One hundred and fifty years after the end of the Civil War, the time has come. There will be some in our state who see this as a sad moment. I respect that. But know this, for good and for bad, whether it is on the statehouse grounds or in a museum the flag will always be a part of the soil in South Carolina. But this is a moment in which we can say that that flag, while an integral part of our past, does not represent the future of our great state.
It is South Carolina’s historic moment, and this will be South Carolina’s decision. To those outside of our state, the flag may be nothing more than a symbol of the worst of America’s past. That is not what it is to many South Carolinians. The state house belongs to all of us. Their voices will be heard, and their role in this debate will be respected….
But we are not going to allow this symbol to divide us any longer. The fact that people are choosing to use it as a sign of hate is something that we cannot stand. The fact that it causes pain to so many is enough to move it from the capitol grounds.
Why couldn’t Haley just admit that the flag on the her state house grounds is a symbol of resistance to integration and to legal recognition that African Americans should have equal rights; and that decades after the changes brought about by Civil Rights Movement they are still not treated equally by many, including police officers? By the way, maybe she should also consider opposing the efforts of Republicans in South Carolina to prevent African Americans from voting.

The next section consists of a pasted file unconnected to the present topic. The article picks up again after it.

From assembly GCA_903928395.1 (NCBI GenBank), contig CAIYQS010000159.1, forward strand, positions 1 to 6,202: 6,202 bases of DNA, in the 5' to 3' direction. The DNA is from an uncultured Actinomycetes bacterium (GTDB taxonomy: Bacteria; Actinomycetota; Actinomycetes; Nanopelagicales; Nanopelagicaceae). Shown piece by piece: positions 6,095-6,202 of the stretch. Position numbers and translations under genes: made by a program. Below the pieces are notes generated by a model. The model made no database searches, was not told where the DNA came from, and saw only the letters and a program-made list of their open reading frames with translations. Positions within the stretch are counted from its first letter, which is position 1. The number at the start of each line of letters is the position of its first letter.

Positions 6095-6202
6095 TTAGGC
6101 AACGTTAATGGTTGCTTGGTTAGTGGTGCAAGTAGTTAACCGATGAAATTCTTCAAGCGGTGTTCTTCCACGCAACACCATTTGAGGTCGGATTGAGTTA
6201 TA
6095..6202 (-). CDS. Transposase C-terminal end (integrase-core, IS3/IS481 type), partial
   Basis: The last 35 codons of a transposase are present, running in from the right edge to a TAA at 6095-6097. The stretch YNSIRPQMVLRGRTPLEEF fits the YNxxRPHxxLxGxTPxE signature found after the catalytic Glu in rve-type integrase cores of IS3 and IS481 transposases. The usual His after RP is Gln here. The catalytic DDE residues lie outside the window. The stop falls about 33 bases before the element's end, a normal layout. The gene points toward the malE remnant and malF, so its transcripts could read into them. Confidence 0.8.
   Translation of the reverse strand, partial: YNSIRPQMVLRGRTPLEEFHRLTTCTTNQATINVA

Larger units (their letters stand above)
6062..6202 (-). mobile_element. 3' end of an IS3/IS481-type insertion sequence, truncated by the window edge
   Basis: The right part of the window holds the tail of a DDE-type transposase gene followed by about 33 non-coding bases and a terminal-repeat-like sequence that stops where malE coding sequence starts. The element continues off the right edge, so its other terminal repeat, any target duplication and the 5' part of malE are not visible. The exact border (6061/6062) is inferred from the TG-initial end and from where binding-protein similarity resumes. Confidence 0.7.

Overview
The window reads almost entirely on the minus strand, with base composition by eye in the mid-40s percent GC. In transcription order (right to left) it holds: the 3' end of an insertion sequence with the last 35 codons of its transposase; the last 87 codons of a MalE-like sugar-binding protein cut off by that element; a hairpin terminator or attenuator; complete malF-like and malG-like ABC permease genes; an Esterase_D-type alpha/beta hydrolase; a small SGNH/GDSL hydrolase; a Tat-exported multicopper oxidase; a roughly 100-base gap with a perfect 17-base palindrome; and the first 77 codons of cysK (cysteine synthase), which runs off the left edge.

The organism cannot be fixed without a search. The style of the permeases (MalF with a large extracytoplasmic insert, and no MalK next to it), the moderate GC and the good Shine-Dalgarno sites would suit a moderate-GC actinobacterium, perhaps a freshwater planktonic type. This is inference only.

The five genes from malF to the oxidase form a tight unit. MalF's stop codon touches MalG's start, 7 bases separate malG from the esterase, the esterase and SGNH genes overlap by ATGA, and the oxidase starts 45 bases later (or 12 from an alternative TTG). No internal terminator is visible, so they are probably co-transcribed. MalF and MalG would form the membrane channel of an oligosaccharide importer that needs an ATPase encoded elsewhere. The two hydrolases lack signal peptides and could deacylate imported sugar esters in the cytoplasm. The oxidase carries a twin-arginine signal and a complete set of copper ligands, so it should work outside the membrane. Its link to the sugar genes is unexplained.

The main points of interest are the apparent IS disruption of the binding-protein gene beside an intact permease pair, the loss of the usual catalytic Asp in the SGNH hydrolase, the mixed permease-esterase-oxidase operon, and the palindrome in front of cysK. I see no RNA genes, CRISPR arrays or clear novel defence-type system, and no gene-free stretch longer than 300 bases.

Last night I watch Rachel Maddow’s show for the first time in months, and I’m very glad I did. Maddow presented a detailed history of the Council of Conservative Citizens, the group whose website inspired Dylann Roof to murder nine African Americans at a prayer group meeting at the Emmanuel AME Church in Charleston, SC last week. The Council of Conservative Citizens grew directly out of the White Citizens Councils that fought to maintain racial segregation in Southern cities in the 1950s and 1960s. From Wikipedia:
The Citizens’ Councils (also referred to as White Citizens’ Councils) were an associated network of white supremacist organizations in the United States, concentrated in the South. The first was formed on July 11, 1954 After 1956, it was known as the Citizens’ Councils of America. With about 60,000 members across the United States, mostly in the South, the groups were founded primarily to oppose racial integration of schools, but they also supported segregation of public facilities during the 1950s and 1960s. Members used severe intimidation tactics including economic boycotts, firing people from jobs, propaganda, and occasionally violence against civil-rights activists.